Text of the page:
If you do decide to use assisted reproductive technologies like in vitro fertilisation (IVF), there’s still a reduced chance of falling pregnant as you get older, but these technologies may be more effective. Especially so if you or your partner have a condition that affects fertility.

According to the BetterHealth Channel, chances of a successful pregnancy after 35 for a woman doing IVF (per round) are:

  • 43 per cent for women aged 30 to 34 years.
  • 31 per cent for women aged 35 to 39 years. 

Per round, that is. It’s normal to need a few rounds before you fall pregnant.

Risks of pregnancy after 35

Dr Sara Twogood M.D. says, “The age 35 is not a black and white line where risks of pregnancy all of a sudden skyrocket. Age is a continuum—risks increase gradually as people age, but also vary based on other risk factors like medical problems.”

Well that’s bloody great to know!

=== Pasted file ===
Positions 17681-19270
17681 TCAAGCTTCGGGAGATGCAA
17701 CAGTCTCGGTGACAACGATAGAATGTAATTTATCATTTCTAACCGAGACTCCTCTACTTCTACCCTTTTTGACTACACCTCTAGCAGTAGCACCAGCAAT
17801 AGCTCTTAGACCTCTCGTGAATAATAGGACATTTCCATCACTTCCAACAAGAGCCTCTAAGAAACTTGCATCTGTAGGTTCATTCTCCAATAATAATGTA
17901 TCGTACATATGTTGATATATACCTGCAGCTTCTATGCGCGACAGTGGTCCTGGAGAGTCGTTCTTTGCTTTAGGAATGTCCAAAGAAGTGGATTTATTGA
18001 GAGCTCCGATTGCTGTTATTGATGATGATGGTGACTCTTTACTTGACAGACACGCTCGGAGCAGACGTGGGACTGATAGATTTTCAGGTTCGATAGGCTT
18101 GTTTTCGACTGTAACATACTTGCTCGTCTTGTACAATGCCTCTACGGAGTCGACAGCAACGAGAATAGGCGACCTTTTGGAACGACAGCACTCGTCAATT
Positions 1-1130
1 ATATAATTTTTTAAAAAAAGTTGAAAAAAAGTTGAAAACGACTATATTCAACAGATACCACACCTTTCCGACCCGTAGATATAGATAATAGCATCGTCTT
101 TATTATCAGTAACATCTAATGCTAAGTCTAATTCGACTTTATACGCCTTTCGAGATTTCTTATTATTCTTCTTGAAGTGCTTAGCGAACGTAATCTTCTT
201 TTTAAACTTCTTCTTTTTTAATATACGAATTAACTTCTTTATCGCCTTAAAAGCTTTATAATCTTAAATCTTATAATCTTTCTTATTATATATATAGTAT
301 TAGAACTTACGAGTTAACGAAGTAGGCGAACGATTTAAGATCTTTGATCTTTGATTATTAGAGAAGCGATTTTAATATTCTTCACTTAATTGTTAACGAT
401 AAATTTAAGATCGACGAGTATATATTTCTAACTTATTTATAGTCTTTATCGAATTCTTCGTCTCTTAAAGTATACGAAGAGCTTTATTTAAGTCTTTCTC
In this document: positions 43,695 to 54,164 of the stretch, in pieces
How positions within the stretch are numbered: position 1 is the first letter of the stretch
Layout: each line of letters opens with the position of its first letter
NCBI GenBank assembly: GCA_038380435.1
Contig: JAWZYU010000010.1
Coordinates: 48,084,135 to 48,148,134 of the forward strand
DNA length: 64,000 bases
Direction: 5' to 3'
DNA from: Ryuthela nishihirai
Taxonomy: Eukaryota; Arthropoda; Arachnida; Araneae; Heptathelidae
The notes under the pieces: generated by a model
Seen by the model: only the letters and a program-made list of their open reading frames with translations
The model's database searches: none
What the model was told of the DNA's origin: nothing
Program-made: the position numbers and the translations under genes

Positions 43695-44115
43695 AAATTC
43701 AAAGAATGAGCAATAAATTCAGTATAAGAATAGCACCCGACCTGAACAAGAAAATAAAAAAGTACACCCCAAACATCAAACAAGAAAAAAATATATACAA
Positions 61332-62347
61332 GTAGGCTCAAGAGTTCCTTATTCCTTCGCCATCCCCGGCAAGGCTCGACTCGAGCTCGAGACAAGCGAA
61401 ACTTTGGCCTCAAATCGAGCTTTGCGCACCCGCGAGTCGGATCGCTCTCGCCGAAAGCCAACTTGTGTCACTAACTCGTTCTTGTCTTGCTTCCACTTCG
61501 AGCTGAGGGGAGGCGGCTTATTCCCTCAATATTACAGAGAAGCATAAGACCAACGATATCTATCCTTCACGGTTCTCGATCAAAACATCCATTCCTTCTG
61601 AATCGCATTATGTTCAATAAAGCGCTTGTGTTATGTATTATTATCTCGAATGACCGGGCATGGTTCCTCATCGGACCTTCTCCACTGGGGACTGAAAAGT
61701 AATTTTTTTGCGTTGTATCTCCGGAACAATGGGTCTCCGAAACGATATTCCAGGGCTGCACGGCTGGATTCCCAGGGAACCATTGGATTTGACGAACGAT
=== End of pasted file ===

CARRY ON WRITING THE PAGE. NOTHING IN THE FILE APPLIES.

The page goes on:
Dr Twogood explains that the key risks of pregnancy after 35 (and beyond), include:

  • An increased risk of miscarriage and pregnancy loss.
  • An increased risk of having the pregnancy affected by abnormal chromosomes (i.e. birth defects or genetic disorders). 
  • An increased risk for high blood pressure disorders of pregnancy (i.e. preeclampsia).
  • An increased risk of gestational diabetes.
  • An increased risk for preterm birth, and c-section.

OK, perhaps after reading that list you’re thinking: HOLY SH*T—THIS IS WAY TOO RISKY! Don’t. You’re not guaranteed to have those complications, there’s simply an increased risk of them. 

And by the way, a lot of those risks can be present in any pregnancy, even if you’re under 35.

How to prepare for pregnancy after 35

“Be the healthiest version of yourself!” Dr Twogood says. “I know this advice sounds trite—but doing the following things can make an important overall difference.”

She suggests focusing on: 

  • Eating healthy foods, and minimising processed foods.
  • Exercising.
  • Giving up smoking, and cutting back on alcohol.